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DETROIT, Aug 20 - The investment surge by both newand established automakers in the electric vehicle market is abonanza for factory equipment manufacturers that supply thehighly automated picks and shovels for the prospectors in the EVgold rush.
The good times for the makers of robots and other factoryequipment reflect the broader recovery in U.S. manufacturing.After falling post-COVID to $361.8 million in April 2020, neworders surged to almost $506 million in June, according to theU.S. Census Bureau.
Here's a graphic on U.S. manufacturing new orders: https://tmsnrt.rs/3lVyhlM
New electric vehicle factories, funded by investors who havesnapped up newly public shares in companies such as EV start-upLucid Group Inc are boosting demand.
"I'm not sure it's reached its climax yet. There's stillmore to go," Andrew Lloyd, electromobility segment leader atStellantis-owned supplier Comau, said in an interview."Over the next 18 to 24 months, there's going to be asignificant demand coming our way."
Growth in the EV sector, propelled by the success of TeslaInc, comes on top of the normal work manufacturingequipment makers do to support production of gasoline-poweredvehicles.
Automakers will invest over $37 billion in North Americanplants from 2019 to 2025, with 15 of 17 new plants in the UnitedStates, according to LMC Automotive. Over 77% of that spendingwill be directed at SUV or EV projects.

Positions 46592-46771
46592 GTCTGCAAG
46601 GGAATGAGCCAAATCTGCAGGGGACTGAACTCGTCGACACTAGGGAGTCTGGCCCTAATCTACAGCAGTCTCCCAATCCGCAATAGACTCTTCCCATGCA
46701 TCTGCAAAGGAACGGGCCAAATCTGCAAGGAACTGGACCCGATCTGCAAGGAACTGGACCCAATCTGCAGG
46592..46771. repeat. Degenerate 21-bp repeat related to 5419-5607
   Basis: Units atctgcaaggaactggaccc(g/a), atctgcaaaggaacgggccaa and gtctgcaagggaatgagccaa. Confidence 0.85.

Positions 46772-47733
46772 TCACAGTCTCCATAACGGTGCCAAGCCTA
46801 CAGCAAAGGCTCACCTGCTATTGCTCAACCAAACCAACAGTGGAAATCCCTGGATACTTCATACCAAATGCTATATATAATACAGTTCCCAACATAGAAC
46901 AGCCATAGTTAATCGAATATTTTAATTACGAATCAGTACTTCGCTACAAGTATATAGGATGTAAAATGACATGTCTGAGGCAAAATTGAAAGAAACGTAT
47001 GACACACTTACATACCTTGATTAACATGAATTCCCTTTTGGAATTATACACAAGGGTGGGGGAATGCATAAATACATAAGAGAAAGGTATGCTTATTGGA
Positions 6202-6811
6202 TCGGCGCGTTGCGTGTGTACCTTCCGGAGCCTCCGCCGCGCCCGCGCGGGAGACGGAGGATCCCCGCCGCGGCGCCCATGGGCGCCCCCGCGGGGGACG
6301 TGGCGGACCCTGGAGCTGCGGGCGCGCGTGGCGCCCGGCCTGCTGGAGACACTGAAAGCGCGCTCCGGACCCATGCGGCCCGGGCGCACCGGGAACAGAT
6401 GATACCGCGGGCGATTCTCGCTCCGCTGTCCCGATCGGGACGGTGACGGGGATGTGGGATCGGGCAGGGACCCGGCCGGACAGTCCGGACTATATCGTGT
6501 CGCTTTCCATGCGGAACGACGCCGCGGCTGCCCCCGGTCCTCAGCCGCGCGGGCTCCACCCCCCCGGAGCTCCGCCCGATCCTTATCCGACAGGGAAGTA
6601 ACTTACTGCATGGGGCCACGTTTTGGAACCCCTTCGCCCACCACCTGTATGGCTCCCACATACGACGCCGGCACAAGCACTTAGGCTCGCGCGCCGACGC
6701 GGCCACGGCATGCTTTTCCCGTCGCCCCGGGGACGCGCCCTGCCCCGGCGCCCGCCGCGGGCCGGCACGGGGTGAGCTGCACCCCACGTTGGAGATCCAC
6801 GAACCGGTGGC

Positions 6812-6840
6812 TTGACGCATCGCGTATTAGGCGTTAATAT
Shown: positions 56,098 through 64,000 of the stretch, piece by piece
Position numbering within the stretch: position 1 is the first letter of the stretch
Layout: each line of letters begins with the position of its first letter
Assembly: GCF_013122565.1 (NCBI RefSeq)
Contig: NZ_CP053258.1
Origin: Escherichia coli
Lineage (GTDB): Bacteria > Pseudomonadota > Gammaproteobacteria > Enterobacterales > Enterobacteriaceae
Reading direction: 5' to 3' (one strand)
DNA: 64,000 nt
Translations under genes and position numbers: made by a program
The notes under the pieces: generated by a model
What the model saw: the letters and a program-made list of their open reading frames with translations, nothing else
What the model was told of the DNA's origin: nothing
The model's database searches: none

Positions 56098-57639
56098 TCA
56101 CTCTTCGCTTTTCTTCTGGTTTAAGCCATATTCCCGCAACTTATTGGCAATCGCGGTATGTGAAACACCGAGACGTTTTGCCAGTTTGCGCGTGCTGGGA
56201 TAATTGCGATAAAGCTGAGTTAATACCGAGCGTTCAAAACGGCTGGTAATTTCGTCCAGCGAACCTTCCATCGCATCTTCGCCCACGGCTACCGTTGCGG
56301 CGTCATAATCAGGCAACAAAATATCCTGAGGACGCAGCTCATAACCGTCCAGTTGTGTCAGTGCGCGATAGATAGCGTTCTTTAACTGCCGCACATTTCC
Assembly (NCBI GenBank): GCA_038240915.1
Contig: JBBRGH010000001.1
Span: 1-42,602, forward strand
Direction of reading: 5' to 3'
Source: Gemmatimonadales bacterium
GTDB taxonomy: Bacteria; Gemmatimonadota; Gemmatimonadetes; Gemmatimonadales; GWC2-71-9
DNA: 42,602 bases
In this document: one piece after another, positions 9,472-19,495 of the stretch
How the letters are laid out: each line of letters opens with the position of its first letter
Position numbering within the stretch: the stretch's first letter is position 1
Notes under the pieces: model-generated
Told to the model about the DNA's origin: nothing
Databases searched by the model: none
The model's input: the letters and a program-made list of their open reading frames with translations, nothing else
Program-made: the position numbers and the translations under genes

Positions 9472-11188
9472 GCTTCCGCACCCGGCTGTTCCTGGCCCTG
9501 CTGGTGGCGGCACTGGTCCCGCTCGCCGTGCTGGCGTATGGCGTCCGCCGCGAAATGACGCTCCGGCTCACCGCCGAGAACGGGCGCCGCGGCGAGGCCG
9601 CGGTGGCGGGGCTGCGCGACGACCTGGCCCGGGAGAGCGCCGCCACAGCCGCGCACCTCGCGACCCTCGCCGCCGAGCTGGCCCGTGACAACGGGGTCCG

Equipment providers are in no rush to add to their nearlyfull capacity.
"There's a natural point where we will say 'No'" to newbusiness, said Comau's Lloyd.
For just one area of a factory, like a paint shop or a bodyshop, an automaker can easily spend $200 million to $300million, industry officials said.
'WILD, WILD WEST'
"This industry is the Wild, Wild West right now," JohnKacsur, vice president of the automotive and tire segment forRockwell Automation, told Reuters. "There is a mad raceto get these new EV variants to market."
Automakers have signed agreements for suppliers to buildequipment for 37 EVs between this year and 2023 in NorthAmerica, according to industry consultant Laurie Harbour. Thatexcludes all the work being done for gasoline-powered vehicles.
"There's still a pipeline with projects from new EVmanufacturers," said Mathias Christen, a spokesman for Durr AG, which specializes in paint shop equipment and saw itsEV business surge about 65% last year. "This is why we don't seethe peak yet."
Orders received by Kuka AG, a manufacturing automationcompany owned by China's Midea Group, rose 52% inthe first half of 2021 to just under 1.9 billion euros ($2.23billion) - the second-highest level for a 6-month period in thecompany's history, due to strong demand in North America andAsia.
"We ran out of capacity for any additional work about a yearand a half ago," said Mike LaRose, CEO of Kuka's autogroup in the Americas. "Everyone's so busy, there's no floorspace."